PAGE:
The dog and I swim through the soft turquoise depths, in languid loopy circles. He nudges his yellow ball, feet paddling beneath him. I hold my plastic Margarita goblet from a set of twelve you and I bought, imagining pool parties. It tips above the water in my unsteady grasp, though now there’s no one to care if it drops or spills.
Sometimes I hear the train whistle: the long line of cars pulls in, and then heads on to some place better. Sometimes I drink too much, my head full of angry conversations where this time I come out the winner. Tonight, I float on my back as another day expires and the world becomes dark. But if I keep looking up, I see that the stars are moving, ever so slowly.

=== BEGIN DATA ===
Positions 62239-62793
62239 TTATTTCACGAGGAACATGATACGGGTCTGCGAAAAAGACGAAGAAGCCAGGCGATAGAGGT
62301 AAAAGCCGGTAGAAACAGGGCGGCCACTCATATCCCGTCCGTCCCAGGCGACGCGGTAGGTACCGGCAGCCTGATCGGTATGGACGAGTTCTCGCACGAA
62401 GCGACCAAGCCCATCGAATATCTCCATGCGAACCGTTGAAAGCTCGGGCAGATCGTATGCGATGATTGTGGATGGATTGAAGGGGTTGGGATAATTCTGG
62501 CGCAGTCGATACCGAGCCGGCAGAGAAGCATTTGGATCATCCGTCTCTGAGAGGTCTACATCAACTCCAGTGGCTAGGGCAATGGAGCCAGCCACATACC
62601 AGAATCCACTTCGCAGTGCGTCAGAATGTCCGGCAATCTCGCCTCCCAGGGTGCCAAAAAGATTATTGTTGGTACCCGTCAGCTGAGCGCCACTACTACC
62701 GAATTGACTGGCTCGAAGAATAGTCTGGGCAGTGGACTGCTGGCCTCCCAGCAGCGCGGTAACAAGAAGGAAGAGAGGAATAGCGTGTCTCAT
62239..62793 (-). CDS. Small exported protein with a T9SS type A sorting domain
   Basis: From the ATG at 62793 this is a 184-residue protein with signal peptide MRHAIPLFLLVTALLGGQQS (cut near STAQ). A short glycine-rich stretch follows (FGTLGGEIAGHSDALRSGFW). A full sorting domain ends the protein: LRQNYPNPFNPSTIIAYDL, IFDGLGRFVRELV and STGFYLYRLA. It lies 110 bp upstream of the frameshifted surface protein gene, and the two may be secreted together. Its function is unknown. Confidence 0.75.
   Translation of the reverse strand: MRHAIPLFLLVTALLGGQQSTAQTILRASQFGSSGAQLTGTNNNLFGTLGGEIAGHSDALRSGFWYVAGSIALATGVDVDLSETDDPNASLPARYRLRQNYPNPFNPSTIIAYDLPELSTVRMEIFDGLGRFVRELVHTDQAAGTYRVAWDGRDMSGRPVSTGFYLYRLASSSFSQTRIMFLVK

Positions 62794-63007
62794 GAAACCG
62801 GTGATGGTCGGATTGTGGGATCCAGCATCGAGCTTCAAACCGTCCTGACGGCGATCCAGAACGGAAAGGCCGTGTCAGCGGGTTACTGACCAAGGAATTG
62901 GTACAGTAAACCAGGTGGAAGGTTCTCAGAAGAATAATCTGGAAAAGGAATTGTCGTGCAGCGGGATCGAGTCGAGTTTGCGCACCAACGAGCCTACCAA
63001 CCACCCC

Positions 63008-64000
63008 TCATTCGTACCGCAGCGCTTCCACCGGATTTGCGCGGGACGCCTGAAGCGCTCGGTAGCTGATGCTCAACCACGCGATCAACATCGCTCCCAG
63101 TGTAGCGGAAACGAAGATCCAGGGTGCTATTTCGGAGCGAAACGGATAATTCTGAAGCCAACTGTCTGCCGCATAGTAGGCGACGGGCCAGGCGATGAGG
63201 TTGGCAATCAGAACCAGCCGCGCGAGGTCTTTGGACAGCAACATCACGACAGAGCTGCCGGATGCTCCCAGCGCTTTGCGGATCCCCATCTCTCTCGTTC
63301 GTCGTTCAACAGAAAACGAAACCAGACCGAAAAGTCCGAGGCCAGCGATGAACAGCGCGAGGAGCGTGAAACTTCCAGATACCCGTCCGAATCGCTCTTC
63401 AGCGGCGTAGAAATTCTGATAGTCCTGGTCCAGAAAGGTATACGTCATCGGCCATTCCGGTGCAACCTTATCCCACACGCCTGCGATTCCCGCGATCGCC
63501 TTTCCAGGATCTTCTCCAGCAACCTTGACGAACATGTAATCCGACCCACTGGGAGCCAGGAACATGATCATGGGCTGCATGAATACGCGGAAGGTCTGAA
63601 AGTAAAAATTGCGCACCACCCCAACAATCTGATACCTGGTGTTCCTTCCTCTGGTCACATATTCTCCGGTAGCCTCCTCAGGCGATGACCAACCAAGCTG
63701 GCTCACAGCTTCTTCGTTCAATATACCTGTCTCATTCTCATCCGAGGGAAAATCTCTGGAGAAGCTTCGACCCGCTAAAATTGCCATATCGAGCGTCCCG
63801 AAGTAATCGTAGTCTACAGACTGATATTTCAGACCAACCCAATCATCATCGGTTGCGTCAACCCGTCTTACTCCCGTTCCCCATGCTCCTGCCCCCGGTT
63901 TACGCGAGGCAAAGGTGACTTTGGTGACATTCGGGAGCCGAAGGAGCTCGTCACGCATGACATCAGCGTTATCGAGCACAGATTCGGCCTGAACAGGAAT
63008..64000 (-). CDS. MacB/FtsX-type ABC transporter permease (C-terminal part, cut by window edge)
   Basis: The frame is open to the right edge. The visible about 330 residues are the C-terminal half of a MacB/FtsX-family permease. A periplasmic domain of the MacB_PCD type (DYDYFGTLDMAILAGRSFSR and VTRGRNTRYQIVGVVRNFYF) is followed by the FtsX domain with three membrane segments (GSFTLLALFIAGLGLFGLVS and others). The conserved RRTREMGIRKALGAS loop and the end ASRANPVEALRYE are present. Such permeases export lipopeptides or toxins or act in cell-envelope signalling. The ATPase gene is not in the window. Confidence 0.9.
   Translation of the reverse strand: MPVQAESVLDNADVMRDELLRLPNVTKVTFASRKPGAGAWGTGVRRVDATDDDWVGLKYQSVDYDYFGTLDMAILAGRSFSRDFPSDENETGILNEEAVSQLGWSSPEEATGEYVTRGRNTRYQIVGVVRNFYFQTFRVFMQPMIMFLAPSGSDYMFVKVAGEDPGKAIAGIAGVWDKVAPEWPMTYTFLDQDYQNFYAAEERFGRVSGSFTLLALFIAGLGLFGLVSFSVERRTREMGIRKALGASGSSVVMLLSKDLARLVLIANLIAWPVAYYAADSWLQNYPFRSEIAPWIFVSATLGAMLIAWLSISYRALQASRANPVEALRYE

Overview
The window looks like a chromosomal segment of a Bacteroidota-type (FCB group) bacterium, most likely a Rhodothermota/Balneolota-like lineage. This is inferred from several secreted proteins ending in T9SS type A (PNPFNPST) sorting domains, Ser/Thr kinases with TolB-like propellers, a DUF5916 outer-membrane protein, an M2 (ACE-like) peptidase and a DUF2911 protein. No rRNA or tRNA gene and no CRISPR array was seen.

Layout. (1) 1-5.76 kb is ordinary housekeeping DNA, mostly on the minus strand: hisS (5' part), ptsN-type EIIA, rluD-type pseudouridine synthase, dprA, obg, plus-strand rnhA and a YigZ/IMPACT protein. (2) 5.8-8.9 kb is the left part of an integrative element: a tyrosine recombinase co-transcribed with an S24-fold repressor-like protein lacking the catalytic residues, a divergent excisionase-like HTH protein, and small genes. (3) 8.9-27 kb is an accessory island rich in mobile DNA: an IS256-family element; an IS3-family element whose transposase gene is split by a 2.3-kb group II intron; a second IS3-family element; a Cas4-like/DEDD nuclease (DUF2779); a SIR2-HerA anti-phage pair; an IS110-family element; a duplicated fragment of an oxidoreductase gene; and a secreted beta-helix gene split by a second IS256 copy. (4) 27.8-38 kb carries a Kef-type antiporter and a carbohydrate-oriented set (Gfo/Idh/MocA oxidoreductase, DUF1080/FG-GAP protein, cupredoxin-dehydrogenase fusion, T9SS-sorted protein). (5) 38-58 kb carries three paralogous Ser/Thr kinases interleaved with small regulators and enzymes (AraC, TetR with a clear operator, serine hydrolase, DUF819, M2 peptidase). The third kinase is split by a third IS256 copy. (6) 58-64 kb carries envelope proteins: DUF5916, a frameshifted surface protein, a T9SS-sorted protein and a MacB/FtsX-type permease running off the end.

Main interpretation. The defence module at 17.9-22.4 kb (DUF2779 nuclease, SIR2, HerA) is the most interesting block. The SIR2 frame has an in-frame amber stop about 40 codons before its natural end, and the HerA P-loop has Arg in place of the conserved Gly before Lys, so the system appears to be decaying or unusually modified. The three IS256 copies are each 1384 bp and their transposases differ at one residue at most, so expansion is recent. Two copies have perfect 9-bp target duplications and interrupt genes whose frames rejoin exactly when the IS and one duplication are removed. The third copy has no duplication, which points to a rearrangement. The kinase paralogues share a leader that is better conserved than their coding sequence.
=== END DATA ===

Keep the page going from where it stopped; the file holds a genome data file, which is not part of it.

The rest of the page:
You and I conjured our shared dream of paradise, planting lush hibiscus trees along the pebbly border. Now the blood-red blossoms unfurl, dropping gently into the water as all is lost. Tomorrow the movers will come to take away your boxes of things, your furniture.
But I will still have this swimming pool. Don’t you remember? Once, we bought this house for the pool.